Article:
Game 6 of the 2011 World Series is, by any reasonable measurement, the greatest game in the history of baseball.  Of course, it’s easy to get caught up in the moment and proclaim a recently played game to be the greatest ever, but as a baseball historian and long-time Red Sox fan myself, I here present an air-tight argument for my case.

I’ll start by comparing this Game 6 to MLB’s panel-voted top five games of the last fifty years.

#1) 1975 World Series, Game 6: as a Bostonian, I was taught to revere this as one of the greatest moments in sports history.  Certainly it was a classic, but the closest the Sox ever were to being eliminated was four outs.  The Cardinals were down to their last strike TWICE.

#2) 1991 World Series, Game 7: as a seventh game, perhaps this one does have an advantage over this year’s game 6, and it was certainly a tense, tight battle.  But for pure entertainment value, one has to place a 10-9 win with many ties and lead changes above a 1-0 shutout.

#3) 1986 World Series, Game 6: until last night, only the New York Mets had ever come back to win a World Series after being down to the last strike.  The Mets, however, only did it once in this game.  This year’s game 6 ended with a home run, which is a little more aesthetically appealing than a ground ball through the first baseman’s legs.

#4) 1992 N.L.C.S., game 7: never had a seventh game been decided with one swing of the bat, as Atlanta pinch-hitter Francisco Cabrera singled in two runs to beat the Pirates.  However, this game only decided the pennant.

#5) 1986 N.L.C.S., game 6: another classic; the Mets tied the score with three runs in the ninth inning and went onto win in 16, making it the then-longest post season game ever.  Still, this was pennant-clinching, not World Series-clinching game, and the Mets were never down to their last strike.  In fact, had the Mets lost, they would have had another chance in Game 7, albeit against Astros pitcher Mike Scott, who’d been dominant in his last two starts against them.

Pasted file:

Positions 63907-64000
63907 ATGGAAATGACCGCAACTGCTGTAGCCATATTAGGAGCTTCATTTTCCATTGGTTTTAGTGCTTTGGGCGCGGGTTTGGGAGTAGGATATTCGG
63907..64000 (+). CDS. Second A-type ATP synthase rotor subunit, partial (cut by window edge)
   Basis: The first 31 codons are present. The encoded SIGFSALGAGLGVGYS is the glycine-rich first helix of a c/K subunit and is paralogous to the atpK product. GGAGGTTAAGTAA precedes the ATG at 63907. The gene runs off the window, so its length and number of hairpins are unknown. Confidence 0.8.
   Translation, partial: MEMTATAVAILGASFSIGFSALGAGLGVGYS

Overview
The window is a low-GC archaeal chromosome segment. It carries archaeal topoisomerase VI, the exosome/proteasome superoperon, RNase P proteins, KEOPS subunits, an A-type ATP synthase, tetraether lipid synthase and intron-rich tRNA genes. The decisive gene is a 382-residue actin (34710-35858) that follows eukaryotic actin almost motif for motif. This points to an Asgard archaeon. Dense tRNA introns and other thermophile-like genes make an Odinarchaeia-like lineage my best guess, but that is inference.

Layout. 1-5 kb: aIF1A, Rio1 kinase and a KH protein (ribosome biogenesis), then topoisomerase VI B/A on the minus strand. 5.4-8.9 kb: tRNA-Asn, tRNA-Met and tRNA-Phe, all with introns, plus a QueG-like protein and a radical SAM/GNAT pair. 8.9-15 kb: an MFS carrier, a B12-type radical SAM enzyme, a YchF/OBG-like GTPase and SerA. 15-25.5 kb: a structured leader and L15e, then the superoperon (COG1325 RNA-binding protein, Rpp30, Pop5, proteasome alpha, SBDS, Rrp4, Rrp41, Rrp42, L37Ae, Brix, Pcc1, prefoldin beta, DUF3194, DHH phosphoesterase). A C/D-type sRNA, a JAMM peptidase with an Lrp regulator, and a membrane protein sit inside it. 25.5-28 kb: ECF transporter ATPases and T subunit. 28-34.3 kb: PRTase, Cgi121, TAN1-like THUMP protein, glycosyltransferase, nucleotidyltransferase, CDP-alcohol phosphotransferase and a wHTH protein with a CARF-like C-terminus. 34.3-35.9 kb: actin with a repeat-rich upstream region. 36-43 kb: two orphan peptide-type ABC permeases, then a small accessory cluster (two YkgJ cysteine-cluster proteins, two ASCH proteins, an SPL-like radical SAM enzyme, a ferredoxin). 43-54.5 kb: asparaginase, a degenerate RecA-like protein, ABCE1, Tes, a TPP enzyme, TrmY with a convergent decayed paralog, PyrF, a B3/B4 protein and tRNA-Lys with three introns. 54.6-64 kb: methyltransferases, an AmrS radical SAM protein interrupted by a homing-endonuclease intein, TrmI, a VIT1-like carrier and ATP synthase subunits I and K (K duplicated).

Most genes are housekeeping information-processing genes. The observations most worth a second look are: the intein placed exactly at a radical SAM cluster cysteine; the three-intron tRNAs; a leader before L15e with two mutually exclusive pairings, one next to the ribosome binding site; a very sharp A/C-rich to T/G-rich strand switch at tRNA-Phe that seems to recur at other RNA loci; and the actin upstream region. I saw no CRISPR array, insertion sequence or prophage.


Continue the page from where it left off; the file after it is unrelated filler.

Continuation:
Since MLB’s list only covered the last 50 years, I’ve dug a little deeper and come up with five historic games that rival – but do not beat – Thursday’s game.

1) The Bobby Thompson “Shot Heard Round the World” is baseball legend, but Thompson’s home run to give the Giants a 5-4 win over the Dodgers came with one, not two outs; it also only decided the pennant.

2) Bill Mazeroski’s home run in Game 7 of the 1960 World Series was one of only two times a Fall Classic has ended with a jack.  The game, with multiple lead changes, was very entertaining, and the Pirates’ upset over the Yankees should not be underestimated, but for the sake of this argument,  Maz’s shot came with the score tied.

3) The seventh game in 1946 saw the Cardinals’ Enos Slaughter score from first base on a double (not a single, as is often said), making a goat out of Johnny Pesky and turning the Red Sox into World Series losers for the first time.  Slaughter scored in the eighth inning, however.

4) Who was the only team to lose game 7 of a best-of-seven series and win the World Series?  Why, the Boston Red Sox, of course.  The 1912 World Series actually went eight games (game 2 was called due to darkness).  In the eighth and decisive game, the Sox became the first team to win a Series after being an inning away from elimination (this wouldn’t happen again until 1985).   But it comes up short against Thursday’s game, in that the Sox tied the score with one out before winning on a sacrifice fly.

5) The Washington Senators – not the second version of the team which became the Rangers, but the first, which moved to Minnesota in 1960 – won the 1924 World Series.  In the seventh game, they scored the winning run in the bottom of the twelfth, after tying the score with two runs in the eighth.  A Game 7 wouldn’t go extra innings again until 1991.